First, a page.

MERT, or the Medical Emergency Response Team is a group of people from the university who are first on the scene for any medical emergency on campus, giving people an extra edge before the ambulance arrives. Anyone can join, including graduate students and UR faculty and staff.
A wide variety of people participate in MERT. “I do it because it is a way in which I can give back to the community,” sophomore Greg Rubin said.
No experience is needed to join the group and they will provide, free of charge, courses in Cardio-Pulmonary Resuscitation, and New York State Emergency Technician certification.
For all this, the commitment is small, “Twelve hours per month, one shift from 8 p.m. to 8 a.m., during which the member can go on their personal business, do school work, sleep, talk on the phone, or e-mail,” senior and Director of Operations of MERT, Douglas Schneider said.
“The only requirement for on-call members is to have a radio with them and turned on and a first response bag full of medical equipment, both issued to the member by a MERT Crew Chief.”
MERT can be beneficial in terms of field experience as well, “In a university with a large number of pre-med students, this can be an extremely useful experience,” Rubin said.
Along with the experience from actual MERT shifts, that which is gained from the CPR training is valuable. American Red Cross CPR certification now also includes Automatic External Defibrillator training. These small units, about the size of a laptop, are cropping up in many airports and office buildings ? they can be the difference between life and death in the case of a heart attack or cardiac arrest.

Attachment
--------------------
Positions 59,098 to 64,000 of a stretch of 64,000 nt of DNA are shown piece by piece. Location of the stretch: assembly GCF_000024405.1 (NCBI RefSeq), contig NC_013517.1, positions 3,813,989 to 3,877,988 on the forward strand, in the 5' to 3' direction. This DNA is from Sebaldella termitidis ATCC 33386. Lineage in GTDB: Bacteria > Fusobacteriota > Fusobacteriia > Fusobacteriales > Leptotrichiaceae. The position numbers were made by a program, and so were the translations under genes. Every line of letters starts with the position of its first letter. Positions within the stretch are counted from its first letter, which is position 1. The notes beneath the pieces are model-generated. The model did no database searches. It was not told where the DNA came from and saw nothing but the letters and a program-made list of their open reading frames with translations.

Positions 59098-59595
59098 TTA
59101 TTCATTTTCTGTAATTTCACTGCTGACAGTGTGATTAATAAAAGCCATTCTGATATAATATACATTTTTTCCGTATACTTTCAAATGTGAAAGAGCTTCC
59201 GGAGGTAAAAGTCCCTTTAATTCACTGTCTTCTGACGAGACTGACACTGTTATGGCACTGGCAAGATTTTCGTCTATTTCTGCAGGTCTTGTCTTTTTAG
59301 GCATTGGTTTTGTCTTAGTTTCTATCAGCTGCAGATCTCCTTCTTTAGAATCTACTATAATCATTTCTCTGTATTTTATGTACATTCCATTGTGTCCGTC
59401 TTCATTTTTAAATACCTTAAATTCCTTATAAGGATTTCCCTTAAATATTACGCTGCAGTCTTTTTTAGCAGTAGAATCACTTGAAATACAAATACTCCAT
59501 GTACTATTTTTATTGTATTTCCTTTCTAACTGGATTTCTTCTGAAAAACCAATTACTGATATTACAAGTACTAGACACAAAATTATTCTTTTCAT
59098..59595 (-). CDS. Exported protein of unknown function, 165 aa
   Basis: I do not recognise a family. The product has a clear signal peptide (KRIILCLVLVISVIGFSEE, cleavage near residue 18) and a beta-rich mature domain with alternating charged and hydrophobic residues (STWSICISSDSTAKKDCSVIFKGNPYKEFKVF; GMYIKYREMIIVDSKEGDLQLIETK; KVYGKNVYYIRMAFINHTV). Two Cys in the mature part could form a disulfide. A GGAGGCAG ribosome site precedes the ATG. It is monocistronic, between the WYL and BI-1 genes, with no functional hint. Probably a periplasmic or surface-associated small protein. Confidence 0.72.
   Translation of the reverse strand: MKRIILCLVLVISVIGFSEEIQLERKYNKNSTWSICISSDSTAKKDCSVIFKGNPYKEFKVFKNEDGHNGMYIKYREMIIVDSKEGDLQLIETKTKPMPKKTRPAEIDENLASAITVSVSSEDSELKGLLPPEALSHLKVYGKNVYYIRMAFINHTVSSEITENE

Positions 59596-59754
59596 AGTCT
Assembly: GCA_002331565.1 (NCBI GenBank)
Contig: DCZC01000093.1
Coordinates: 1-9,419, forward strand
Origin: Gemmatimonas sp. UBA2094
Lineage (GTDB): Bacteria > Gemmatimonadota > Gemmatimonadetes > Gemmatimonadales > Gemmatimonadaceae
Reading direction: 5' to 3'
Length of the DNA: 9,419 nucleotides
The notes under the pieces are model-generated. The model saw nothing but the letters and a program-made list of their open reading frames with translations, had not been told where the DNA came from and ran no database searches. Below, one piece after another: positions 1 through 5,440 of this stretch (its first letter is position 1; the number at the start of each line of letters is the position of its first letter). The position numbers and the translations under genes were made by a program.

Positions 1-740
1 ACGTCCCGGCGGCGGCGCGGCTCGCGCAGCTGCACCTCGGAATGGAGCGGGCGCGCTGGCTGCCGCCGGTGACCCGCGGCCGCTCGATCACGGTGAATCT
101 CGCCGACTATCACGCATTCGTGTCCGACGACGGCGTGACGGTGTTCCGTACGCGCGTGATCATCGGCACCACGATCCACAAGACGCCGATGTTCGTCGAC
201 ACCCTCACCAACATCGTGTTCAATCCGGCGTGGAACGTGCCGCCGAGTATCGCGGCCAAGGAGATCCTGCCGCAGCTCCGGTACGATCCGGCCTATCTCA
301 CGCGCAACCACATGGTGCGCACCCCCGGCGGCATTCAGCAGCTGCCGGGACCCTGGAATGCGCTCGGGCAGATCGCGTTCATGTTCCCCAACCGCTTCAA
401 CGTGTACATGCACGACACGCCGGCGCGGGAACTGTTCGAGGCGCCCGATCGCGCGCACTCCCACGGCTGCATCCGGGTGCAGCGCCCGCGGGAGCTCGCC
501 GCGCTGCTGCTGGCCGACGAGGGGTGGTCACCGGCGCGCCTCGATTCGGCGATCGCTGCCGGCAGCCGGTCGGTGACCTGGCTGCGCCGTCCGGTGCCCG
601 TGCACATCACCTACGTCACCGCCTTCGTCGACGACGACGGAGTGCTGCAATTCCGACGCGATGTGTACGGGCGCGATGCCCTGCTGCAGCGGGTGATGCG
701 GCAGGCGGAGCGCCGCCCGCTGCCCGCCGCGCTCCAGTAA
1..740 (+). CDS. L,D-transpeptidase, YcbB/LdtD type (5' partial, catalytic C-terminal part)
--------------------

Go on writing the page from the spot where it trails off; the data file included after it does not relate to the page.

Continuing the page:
Freshman Courtney Nussbaum is a member of MERT and believes that the training they provide is valuable. “It’s a great program, and they offer free EMT training, which is a $700 class, all you need to buy is the book,” she said. EMT certification is a good introduction to further volunteer service. Many suburban towns have volunteer firefighting districts, which often have many members who are certified emergency medical technicians. “It’s a great way to stay in practice over the summer,” Nussbaum said.
MERT holds meetings every other week on Sunday nights at 7 p.m. in the Gowen Room in Wilson Commons. For more information contact Schneider at x44055, or visit the MERT Web site www.cif.rochester.edu/~mert.
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